I found myself studying the patients in the room. The faraway look in their eyes was all too familiar. I knew first-hand that this detached, empty, fearful look was the result of a combination of starvation, and the need and desire to disconnect from reality and from the self—the desperate attempt to escape inner pain. Lee’s book, A Table in the Darkness, explores Lee’s pain and her path of self-destruction, and ultimately her healing journey to recovery. She does this with such articulation and honesty that I felt like I was right there with her. Lee’s book also allowed me to take a closer look at my story and my memories without feeling shame. Lee told her truth—she exposed her soul and her imperfections. She revealed the gritty details of a person who fought a heart-wrenching, yet inspiring battle with depression and anorexia; wherein food became her vice to mask her pain and to “control” and her demons.
My 17-year-old self was very familiar with this method of demon fighting. Like Lee and the patients sitting a few rows in front of me, I used food to try to numb, control and expunge the self-loathing and perfectionism that plagued my psyche. Thirty years have passed since my three-year battle with the disease began, and although it seems like a life time ago (and I find myself wanting to go back and talk to and comfort that 17-year-old girl), I remember so vividly what it felt like to be one of those patients, sitting in a hospital, trying desperately to hold on to my control over food and my emotions. I thought this control was the key to my survival, and yet, in actuality, the desire to control was pulling life out of me, and pulling me away from the people I loved and who loved me.
My heart ached for the patients in front of me as the memories of my long, difficult road to recovery flooded back to me, but I also felt hope for them and wanted to share with them how much I learned and grew in the process. I wanted to hug them all and tell them to choose life, to do what it takes to recover—to allow themselves to let go, open up, be vulnerable and imperfect, to trust the people around them; to believe that they can and will be helped and healed, and that they are loved and are worthy of happiness and self-love.
But I didn’t have to. Lee, with her strength, conviction, powerful connection with G-d and her faith, and her willingness to document and share her story of sickness and recovery, did that and is doing that for all of us. Her book allows readers to fully immerse themselves in Lee’s world of darkness, and to root for her as she finds her light. Lee bravely marches the reader through the agony of living (or barely living) with depression and anorexia, and the havoc it creates for her, her family, her friends and for all of those who care for her. She does not shy away from exposing herself in a way that most people, myself included, would have a very difficult time doing. She then pulls the reader into her courageous and inspiring recovery process. As a Jewish person reading this book, in which Lee's strong connection to her Christian faith is woven into the fabric of her life story, I was moved by how pivotal her belief in G-d was to her recovery and how her faith continues to guide her and her family. Her journey inspired me to look more deeply into my own faith and connection with G-d.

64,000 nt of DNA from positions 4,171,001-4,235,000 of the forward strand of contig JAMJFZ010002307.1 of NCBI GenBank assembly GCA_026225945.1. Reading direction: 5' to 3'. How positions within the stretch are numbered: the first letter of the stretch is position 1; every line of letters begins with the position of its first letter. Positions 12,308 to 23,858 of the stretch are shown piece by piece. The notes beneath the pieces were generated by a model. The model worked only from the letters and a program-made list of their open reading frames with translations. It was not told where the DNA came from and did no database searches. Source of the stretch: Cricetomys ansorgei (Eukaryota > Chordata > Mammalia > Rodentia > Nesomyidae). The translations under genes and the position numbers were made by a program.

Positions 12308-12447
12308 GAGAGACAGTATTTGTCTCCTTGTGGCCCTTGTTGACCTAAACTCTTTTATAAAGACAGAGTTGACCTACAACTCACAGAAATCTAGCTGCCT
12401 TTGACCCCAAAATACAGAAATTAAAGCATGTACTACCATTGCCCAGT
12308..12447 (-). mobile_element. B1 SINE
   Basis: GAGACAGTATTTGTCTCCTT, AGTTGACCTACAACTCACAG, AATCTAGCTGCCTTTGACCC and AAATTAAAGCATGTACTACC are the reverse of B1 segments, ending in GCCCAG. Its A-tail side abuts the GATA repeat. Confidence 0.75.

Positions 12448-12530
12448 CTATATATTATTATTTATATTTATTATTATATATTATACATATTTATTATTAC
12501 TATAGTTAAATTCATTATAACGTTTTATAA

After Lee signed my book (“You’re next” as I recently completed a manuscript for a book on self-care for mothers) and I hugged her tightly and told her how much I appreciated her book and how proud of her I was, I walked out of the hospital and back out into the cold. Tears began to fall and by the time I got to my car, I felt myself release all the uneasiness that began the moment I walked into the hospital.
I, like Lee, am a survivor. I survived the terror of anorexia—and trust me when I tell you, it truly is a terrifying disease—terrifying for the diseased person and terrifying for those who care about and love her or him. Like Lee, the battle with the disease and the victory over it is something that will always be with me, but it does not define who I am.
I sat in my car and prayed for those girls who sat in the front rows and who would not go home to their families but would spend the night (and probably many nights) in a hospital bed feeling lonely and afraid. I prayed that they would find their light, and would let go, stop fighting and allow themselves to heal.
Then I went home, hugged my husband and kids, and found an even deeper feeling of acceptance of and compassion for my 17-year-old self, and my 47-year-old self.
Lee’s book is a truly a gift for anyone who has suffered or is suffering from an eating disorder, or any kind of addiction, or for someone who loves and cares for someone who has battled or is battling an eating disorder or addiction. It is a valuable tool that can provide healing and hope for every reader.